As shares of big banks have fallen in the face of speculation that they might be nationalized by the government, Mr. Lewis and other executives have mounted a full-court press to differentiate their company from their New York rival.
In a series of internal memorandums to Bank of America managers and in media appearances over the past two weeks, Mr. Lewis has implicitly attacked Citi’s performance. He has repeatedly insisted that Bank of America needs no more government money — while suggesting that Citi probably will — and that fees generated from Bank of America’s base of 59 million retail and small-business customers will allow his bank to “earn” its way out of the crisis.
“We need to help keep these facts straight in the public debate as the market appears to be moving in part based on rumor, innuendo and falsehoods propagated by the misinformed,” Mr. Lewis wrote in a Feb. 20 internal memo. “I see no reason why a company that is profitable, with capital and liquidity levels that are very strong, and that continues to lend actively, should be considered for nationalization.”
Bank of America made $4 billion in 2008, but it lost $1.79 billion in the fourth quarter. Its Tier 1 capital ratio is 9.15%, above regulatory minimums, but another capital ratio known as tangible common equity remains thin at 2.83%. And while the bank did make $115 billion in new loans during the fourth quarter, outstanding loan balances declined 1.2%.
On the other hand, Vikram Pandit, in a memo to Citigroup employees says:
I believe there are two key issues to focus on — capital strength and earnings power.
First, on capital strength, as you know, the preferred exchange we announced nearly two weeks ago is expected to make Citi the strongest capitalized large U.S. bank as measured by tangible common equity (TCE) and Tier 1 ratios. While our Tier 1 ratio will remain at 11.9% as of December 31, 2008, assuming 100% participation in the exchange, our TCE could increase to as much as $81 billion. Despite this addition of tangible common equity, some people continue to question our capital strength because of our net deferred tax asset (DTA) and the quality of our assets.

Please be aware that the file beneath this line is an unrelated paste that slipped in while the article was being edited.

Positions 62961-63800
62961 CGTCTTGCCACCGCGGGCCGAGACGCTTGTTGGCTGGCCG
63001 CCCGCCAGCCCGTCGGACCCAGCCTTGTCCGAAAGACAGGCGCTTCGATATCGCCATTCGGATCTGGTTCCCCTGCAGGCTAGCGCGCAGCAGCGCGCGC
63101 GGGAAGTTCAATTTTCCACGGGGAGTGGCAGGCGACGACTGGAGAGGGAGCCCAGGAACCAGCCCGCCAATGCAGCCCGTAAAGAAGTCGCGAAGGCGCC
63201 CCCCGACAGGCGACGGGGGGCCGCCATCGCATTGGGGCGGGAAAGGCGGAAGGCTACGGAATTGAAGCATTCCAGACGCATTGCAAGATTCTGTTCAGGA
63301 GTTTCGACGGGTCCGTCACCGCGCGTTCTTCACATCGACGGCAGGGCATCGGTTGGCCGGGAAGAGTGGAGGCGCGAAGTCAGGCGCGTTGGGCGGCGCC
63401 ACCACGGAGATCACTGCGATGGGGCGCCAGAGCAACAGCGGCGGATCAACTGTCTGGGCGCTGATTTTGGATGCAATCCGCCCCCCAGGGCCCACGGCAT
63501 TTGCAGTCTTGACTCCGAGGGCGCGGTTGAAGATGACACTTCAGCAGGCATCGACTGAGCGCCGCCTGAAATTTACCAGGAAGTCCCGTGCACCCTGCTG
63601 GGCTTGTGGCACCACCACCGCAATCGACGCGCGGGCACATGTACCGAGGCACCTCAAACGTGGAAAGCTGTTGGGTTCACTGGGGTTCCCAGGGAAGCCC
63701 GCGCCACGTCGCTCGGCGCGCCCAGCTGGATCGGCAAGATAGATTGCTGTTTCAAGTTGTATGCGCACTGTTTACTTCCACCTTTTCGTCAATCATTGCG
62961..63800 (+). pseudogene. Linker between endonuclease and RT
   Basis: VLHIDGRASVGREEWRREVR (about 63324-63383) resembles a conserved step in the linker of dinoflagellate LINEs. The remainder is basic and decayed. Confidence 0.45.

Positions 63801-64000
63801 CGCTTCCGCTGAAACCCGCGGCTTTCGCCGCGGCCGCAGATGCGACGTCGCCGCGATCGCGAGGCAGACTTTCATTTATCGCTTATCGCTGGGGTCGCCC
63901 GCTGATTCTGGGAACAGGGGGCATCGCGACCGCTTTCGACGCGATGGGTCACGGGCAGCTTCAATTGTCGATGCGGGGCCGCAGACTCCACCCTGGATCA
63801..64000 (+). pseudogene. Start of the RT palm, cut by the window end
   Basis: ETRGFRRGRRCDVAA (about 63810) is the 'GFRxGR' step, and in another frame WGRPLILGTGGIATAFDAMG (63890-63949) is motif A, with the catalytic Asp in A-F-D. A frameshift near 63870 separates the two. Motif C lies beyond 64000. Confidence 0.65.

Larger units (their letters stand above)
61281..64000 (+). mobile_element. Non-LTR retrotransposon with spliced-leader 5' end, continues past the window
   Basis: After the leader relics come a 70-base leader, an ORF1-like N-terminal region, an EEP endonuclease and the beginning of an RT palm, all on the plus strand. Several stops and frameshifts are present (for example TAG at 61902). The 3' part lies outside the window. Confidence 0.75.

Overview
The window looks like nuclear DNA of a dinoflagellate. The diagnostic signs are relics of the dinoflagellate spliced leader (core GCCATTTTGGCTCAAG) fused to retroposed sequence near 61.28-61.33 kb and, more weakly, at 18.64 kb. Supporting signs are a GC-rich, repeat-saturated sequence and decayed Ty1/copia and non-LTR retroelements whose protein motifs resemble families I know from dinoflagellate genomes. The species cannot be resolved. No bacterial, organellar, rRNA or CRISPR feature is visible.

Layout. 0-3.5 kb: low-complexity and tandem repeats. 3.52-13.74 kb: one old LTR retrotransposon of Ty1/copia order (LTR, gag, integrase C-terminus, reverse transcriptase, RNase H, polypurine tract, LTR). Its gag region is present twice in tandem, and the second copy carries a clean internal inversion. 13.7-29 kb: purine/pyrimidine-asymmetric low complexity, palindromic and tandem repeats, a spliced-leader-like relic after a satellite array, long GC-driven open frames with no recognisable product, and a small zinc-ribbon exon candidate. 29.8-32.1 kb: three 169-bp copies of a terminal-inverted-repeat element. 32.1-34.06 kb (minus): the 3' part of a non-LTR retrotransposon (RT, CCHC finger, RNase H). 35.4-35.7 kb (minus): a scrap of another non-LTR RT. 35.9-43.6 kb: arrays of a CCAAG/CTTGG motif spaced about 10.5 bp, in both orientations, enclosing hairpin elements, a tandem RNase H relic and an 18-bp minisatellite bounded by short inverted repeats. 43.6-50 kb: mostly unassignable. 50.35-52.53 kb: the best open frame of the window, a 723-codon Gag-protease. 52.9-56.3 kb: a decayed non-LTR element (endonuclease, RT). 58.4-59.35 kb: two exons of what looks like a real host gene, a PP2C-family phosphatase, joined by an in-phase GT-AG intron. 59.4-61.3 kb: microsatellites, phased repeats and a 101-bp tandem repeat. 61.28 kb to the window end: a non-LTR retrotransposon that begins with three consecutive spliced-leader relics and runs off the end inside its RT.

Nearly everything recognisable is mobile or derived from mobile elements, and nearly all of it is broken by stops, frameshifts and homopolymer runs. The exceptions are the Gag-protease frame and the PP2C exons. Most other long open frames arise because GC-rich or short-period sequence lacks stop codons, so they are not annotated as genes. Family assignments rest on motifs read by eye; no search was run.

- DTA: Even if near-term conditions deteriorate significantly, we expect to be able to realize the majority of our DTAs.
- Asset quality: The Fed will conduct stress tests for all large banks in coming weeks. We’ve done our own stress testing using assumptions that are more pessimistic than the Fed has outlined and we are confident about our capital strength.
- In addition, the Smith Barney joint venture and the conversion of mandatory convertibles is expected to add another $14 billion to our tangible common equity over time.
In addition to our strong capital position, I am most encouraged with the strength of our business so far in 2009. In fact, we are profitable through the first two months of 2009 and are having our best quarter-to-date performance since the third quarter of 2007. In January and February alone, our revenues excluding externally disclosed marks were $19 billion. Our client businesses are strong: our deposits are relatively stable, our client-driven Securities and Banking businesses have been performing well, including our recent #1 rank in M&A, and we continue to provide credit to consumer and corporate customers. You have all done a very impressive job driving revenues and reducing our cost structure, and it is gratifying to see the results first hand.
Now; in my experience, when a company tries to differentiate itself from its competitors by denying that they’re anything alike tends to mean that they’re far more alike than anyone wants to believe. This makes me think that Bank of America’s position is a lot more tenuous than Ken Lewis wants to let on.
On the other hand, Vikram Pandit’s memo to employees is focusing on the positive, indicating that things are improving at Citigroup.
Time will tell. Personally, I hope Citigroup survives. In fact, I’m betting that it will, by making a small investment in the company today. Now granted, it’s a small investment; only 200 shares … it won’t kill me if the stock price does go down to nothing; and it will have to go up a lot in order to really make the investment worthwhile.
Right now, some analysts’ target price on Citigroup is around $3.50-$4.00/share. That would be a 250+% increase over my current cost-basis, a tidy little profit, but I’m looking forward to the days years down the road when Citigroup is up around $20.00/share or more again. A pipe dream? Perhaps, but worth the risk.